“From the things in his wallet it looks like he’s got a wife in the suburbs. Jersey. But the M.E. may want to do some investigation. We need to know whatever you can tell us. And I think you probably should not plan any trips out-of-town anytime soon.”
“Family? He had a family? In New Jersey? He told me he was from Wyoming or something like that.”
“Right,” Gomez said, still writing his notes.
Marge looked at the wall clock. “Trips? I gotta get ready for work.”
The door buzzer rang again. Marge spoke into the intercom. “Yes? Who is it?”
“This is Charles Curdale from the Morning Sentinel. Is this the apartment where the deceased came from? We’d like to talk to you. Can you buzz us in?”
Carla went over and leaned on the button. “No.”
The buzzer went off again, and the phone rang, They ignored the door buzzer and Carla picked up the phone. “Hello?”
“Hello. This is Henry Katz. KKNNC News. Can we get a comment from you about the suspected murder? Who is this?”
“The suspected murder? What are you talking about?” She hung the phone up.
“What should we do now officer Gomez?” Carla asked?
The phone rang again; Carla and Marge looked at it and Carla shook her head. They ignored it.
“Just be sure to stick around. We have your contact info. We’ll be in touch.
It was around 5:30 now and more neighbors were trying to peek in. Marge went to close the door.
“Watch out for the paparazzi outside,” Old Mrs. Schwartz said as Marge closed the door.
“What?” She said, opening the door a slit. Mrs. Schwartz shrugged her shoulders and walked away. Marge went over to the window and looked out. About a dozen people, some with cameras, looked up at her and started taking photos.
Manny the building super came to the door. “Miss Kane, I’m going to switch off the circuit breaker for the door buzzers. All the tenants are complaining. Those guys … “ he nodded his head towards the downstairs, “are ringing everybody’s buzzer, trying to get in here.”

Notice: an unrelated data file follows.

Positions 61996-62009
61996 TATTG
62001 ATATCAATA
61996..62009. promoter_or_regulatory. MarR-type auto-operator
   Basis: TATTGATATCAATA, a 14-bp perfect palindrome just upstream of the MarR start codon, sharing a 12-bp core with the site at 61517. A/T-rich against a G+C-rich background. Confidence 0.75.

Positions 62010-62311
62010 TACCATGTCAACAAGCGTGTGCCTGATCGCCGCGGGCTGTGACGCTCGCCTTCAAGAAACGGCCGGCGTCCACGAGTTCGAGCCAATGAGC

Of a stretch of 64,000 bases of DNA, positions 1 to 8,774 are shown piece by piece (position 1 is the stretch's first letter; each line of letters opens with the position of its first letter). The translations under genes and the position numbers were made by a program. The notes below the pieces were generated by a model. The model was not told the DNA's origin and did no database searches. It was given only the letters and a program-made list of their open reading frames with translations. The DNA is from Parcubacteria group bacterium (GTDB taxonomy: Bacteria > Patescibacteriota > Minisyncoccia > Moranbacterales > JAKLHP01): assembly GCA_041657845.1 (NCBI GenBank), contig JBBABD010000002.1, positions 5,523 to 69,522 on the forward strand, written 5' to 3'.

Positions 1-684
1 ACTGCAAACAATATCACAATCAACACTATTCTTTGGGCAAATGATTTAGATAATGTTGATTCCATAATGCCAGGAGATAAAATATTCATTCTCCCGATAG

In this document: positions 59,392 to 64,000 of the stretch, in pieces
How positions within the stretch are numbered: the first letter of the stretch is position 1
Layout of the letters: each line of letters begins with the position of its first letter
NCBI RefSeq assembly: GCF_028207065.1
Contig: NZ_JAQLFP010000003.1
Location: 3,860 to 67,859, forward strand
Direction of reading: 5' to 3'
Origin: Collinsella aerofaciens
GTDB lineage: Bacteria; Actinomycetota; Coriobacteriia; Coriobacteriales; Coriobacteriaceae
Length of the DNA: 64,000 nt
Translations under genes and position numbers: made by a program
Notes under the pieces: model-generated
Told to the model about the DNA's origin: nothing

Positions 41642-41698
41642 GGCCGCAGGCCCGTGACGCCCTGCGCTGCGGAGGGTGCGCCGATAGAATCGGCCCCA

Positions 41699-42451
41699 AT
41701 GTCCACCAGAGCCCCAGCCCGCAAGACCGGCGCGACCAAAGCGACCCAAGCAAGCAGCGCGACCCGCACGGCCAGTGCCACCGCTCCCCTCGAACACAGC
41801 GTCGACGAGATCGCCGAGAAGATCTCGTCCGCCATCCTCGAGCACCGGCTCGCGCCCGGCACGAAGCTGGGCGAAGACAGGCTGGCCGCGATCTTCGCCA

“Yeah … sure Manny,” Marge said. She turned to Carla and said, “Holy shit! What’s happening?”
“Let’s turn the TV on and see if there’s any news about this …” Carla said.
“And early this morning an EMT team was called to a small apartment in The Village to help a man. Turns out he died while, ummm, how shall we say this Vince … “
The TV reporter turned to her colleague and asked, smiling, “What do we call this?”
“Well, Melissa, some of the tabloids have dubbed it the Thriller Killer. It seems that a man, engaged in, let’s call it romance, with an attractive young woman, apparently went too far and allegedly died there, in the woman’s apartment — “
“Actually, in her bed Vince,” Melissa piped in.
“Right Melissa. And now, we have a live report from our city beat correspondent, Pete Gaviano, standing by, right there, on the sidewalk outside the building where it all happened. Pete, what do you have for us?”
“Holy shit,” Marge said again. Carla nodded as the two of them stared at the TV.
“OK Vince and Melissa, We’re here, Pete-On-The-Street, reporting another exclusive for our viewers. I have here, with me right now, a neighbor of the girl allegedly involved in this homicide—“
“Wait a minute Pete. This is Vince. You said homicide? Has this been officially classified as a homicide by the police —“
“Holy Shit!” Marge said. Carla nodded, sipped her whiskey and smoked her cigarette. The telephone was ringing. They ignored it and watched the TV.
“Well,” Pete-On-The-Street said, “no, I guess maybe I jumped the gun, we haven’t heard any decision on the, ummm, event, so maybe it’s best if we call it the alleged homicide. Anyway, here we have the neighbor …”